In March of this year I put in a request to interview comedian Bridget Christie for this paper, and when we subsequently met her Radio 4 series Bridget Christie Minds the Gap was about to start and she was busy preparing her Edinburgh Fringe show: A Bic For Her.
For any comedian in March, the month of August seems maddeningly both a long way off and terrifyingly close, but Edinburgh will go ahead with or without you, so you need to just hunker down and get on with it – which is exactly what Christie was doing.
Now, as the Festival is at a close, she can reap the rewards – Christie walked off with the top prize, the Foster’s Edinburgh Comedy Award and £10,000, which is a lot of money for any gigging comic not playing sold out stadium tours, and especially perhaps for Bridget, as it was only a short while ago that she lamented to me that when she went out to perform of an evening “my babysitter was making more money than I was”.
So, she decided to make it count. She realised that if she was going to leave her children, she wanted her comedy to really mean something. This coincided with a newfound interest in ‘feminism’ and when combined with a decade of live comedy experience and the confidence to try something new, a show is born that both wins awards and far, far exceeds their significance. For if the coverage of her show and her win in the media is anything to go by, feminism is now extremely funny.
John Kearns won the Newcomer Award, and good for him – by all accounts he is very funny too – but Adrienne Truscott won the Panel Prize for her show ‘Asking For It’ in which she took on the trend for lazy rape jokes that seem so popular with some comedians these days, and dismantled it whilst not wearing any pants. It’s a great idea – I’d like to see any male comic who gets a cheap laugh with a nasty little rape joke try the same act without his boxers on – if nothing else, it may make him work a little harder on his material…
Christopher Hitchens should be turning in his grave – the massive and deeply embarrassing lapse in judgement that led him to write one of the worst articles of his career: ‘Why women aren’t funny’ for Vanity Fair in 2007. It was a low moment for everyone, but it also showed that even the greatest and most progressive thinkers of our time seem to have a blind spot when it comes to the issue of women and humour.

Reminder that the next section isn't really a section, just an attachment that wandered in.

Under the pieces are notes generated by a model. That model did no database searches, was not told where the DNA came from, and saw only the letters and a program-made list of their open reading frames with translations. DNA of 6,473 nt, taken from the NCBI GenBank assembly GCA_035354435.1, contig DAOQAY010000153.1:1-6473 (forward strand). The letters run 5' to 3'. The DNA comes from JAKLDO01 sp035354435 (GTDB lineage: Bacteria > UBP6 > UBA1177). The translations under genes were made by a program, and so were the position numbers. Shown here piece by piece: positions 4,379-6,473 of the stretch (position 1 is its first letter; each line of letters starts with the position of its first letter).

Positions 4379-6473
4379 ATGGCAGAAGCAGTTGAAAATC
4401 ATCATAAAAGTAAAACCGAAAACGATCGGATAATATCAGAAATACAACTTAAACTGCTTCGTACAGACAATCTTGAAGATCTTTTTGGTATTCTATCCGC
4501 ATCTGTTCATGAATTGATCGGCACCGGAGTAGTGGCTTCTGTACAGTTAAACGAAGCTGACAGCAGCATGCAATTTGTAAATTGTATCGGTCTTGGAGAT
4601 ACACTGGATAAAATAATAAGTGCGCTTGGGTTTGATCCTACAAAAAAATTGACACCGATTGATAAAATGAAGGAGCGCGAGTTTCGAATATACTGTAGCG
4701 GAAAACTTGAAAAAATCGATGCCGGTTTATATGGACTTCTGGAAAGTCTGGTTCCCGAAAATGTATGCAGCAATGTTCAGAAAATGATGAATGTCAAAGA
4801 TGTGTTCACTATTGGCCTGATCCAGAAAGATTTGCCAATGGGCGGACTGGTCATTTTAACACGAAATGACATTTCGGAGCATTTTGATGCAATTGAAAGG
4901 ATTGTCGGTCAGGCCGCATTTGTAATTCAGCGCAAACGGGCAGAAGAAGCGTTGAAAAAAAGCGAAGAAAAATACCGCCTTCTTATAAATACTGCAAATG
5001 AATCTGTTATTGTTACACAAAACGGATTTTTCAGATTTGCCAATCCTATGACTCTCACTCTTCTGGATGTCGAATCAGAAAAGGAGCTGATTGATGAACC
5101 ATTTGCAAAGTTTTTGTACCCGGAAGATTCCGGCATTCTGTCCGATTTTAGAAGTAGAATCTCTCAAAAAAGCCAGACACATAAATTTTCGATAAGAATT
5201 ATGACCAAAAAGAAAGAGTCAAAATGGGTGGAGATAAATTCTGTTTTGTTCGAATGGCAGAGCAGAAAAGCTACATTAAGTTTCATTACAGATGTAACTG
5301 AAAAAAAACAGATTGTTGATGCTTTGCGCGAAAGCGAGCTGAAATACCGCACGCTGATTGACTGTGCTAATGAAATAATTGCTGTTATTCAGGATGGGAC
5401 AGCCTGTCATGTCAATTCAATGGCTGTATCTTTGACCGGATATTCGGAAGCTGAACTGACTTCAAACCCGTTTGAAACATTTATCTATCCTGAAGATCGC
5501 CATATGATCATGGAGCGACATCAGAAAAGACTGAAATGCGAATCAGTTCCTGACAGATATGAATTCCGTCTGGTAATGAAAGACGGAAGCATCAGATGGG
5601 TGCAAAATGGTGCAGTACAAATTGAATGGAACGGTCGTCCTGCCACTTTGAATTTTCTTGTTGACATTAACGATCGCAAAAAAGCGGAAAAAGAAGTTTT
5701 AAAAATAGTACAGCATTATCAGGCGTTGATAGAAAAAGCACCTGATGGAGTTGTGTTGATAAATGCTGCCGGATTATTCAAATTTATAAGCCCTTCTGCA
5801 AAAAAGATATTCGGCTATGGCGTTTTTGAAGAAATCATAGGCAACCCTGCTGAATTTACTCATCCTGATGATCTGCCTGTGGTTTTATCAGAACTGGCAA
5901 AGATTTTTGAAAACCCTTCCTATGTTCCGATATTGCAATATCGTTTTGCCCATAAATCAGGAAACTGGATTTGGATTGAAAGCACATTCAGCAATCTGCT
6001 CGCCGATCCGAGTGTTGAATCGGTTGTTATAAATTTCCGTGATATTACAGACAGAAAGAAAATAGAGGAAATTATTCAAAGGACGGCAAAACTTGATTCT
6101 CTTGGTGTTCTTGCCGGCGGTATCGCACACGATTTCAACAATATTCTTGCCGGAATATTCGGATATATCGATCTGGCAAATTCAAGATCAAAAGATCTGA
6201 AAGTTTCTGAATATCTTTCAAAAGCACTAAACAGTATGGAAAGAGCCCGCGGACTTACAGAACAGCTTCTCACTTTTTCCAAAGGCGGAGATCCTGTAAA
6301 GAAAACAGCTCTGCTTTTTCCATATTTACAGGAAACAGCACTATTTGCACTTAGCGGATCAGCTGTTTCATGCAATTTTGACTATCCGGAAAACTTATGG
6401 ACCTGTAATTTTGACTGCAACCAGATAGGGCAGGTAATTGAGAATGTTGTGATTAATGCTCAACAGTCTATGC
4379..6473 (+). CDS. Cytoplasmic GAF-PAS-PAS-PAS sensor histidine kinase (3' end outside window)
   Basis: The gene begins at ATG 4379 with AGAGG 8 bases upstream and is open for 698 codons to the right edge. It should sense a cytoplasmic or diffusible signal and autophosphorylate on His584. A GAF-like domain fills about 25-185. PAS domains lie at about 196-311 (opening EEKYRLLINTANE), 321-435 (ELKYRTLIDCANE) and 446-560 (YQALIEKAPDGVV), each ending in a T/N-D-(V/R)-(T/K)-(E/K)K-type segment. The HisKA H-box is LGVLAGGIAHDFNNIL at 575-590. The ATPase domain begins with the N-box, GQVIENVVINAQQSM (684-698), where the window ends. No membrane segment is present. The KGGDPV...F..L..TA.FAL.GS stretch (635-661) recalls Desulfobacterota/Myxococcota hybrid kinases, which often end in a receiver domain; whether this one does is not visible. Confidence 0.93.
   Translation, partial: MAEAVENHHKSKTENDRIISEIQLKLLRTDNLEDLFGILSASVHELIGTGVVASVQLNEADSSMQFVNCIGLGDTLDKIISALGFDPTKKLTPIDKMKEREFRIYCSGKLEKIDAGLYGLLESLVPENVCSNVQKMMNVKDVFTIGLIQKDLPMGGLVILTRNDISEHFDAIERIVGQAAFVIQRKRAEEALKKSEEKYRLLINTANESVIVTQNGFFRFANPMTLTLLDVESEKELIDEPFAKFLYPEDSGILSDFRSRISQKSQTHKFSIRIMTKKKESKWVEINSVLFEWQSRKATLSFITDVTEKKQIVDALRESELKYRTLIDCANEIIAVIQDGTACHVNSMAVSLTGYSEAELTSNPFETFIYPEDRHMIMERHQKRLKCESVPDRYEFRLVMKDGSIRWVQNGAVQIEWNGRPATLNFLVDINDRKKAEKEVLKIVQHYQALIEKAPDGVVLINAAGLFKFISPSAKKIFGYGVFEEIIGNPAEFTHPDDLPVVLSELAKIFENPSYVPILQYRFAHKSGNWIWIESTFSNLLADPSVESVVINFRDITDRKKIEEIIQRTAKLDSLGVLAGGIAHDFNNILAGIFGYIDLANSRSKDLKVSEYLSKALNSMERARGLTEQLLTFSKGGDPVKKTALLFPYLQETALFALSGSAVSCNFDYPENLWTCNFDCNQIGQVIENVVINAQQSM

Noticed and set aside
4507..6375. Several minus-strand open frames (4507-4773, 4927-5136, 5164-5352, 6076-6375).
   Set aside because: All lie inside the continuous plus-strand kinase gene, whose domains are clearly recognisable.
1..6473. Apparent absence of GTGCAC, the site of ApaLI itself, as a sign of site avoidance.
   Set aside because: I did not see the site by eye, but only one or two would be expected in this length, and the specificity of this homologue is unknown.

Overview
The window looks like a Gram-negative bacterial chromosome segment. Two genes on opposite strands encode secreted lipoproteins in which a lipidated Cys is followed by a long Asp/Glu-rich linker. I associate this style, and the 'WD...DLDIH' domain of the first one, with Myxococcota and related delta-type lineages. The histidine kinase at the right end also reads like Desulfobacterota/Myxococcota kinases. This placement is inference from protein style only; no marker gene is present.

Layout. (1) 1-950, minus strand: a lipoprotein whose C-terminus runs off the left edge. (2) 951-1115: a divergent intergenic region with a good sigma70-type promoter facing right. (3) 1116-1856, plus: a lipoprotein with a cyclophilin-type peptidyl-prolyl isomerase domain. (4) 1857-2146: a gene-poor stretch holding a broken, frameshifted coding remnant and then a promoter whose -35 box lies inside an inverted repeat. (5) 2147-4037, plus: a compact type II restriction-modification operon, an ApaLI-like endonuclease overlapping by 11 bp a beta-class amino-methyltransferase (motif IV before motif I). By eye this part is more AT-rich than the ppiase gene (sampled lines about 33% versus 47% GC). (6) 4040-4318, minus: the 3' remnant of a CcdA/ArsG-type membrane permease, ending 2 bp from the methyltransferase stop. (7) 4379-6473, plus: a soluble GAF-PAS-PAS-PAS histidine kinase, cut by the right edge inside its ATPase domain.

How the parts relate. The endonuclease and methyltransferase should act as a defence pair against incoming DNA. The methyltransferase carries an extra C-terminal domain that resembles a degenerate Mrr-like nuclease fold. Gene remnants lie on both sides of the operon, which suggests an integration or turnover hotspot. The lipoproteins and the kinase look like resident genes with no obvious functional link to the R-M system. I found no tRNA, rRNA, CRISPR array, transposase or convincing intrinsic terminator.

And this is the problem – most female comedians will give you an eye-roll so far back that they can see the reverse side of their own brains when they are asked “what’s it like to be a woman in comedy, then?” – I did it myself in an interview with comedy critic extraordinaire Bruce Dessau in the Evening Standard some years back – but unfortunately we still live in a world where it’s a valid question because the prejudice persists. The real question is: do we make the situation better or worse by talking about it all the time?
The reviewers, columnists and bloggers were quick to place Christie in a timeline that seemed to suddenly do away with all the previous male winners of the award. One well known comedy website ended its award coverage by saying that she was “following in the footsteps of other solo performers Jenny Éclair and Laura Solon” – by “solo” I can only assume they actually meant “chick”, for why else would Al Murray, Steve Coogan, Tommy Tiernan, Frank Skinner, Lee Evans and Dylan Moran have been excised from the record quite so neatly? Can female winners not follow in their footsteps too? Or, as one friend of mine amusingly asked, are ‘Ladycomics’ footsteps too small and dainty to follow those of the ‘Mancomics’?
But I have some sympathy with the journalists trying to find the story – for in truth, what else am I doing here and now? We have the rather ironic situation where the top award winning show in Edinburgh is by a woman talking about feminism, and yet it feels somehow reductive to talk about it only in terms of ‘Ladycomics’.
It’s a bigger topic than that – in fact, as Christie said herself, it’s ‘in the air’, with coverage of feminist movements, books and even public spats in the press every day. But for those of us with cat whisker sensitivities heightened over years and years working in a notoriously misogynist business (I was once dropped from a panel show because the producers decided they wanted more men – at that stage, I was the only woman…), the radar for detecting when coverage goes from curious and representative to patronising and lazy is set at a higher frequency.
So how do we talk about it without simultaneously reducing it to the gender divisions of old? It’s certainly an awkward transitional phase, but perhaps it’s inevitable until women winning comedy awards is the norm – it is still an exceptional event. It shouldn’t be, but it is.
Maybe next year a male comedian will write a show about his feminist beliefs, win the award and no-one will bat an eyelid – now that really will be progress.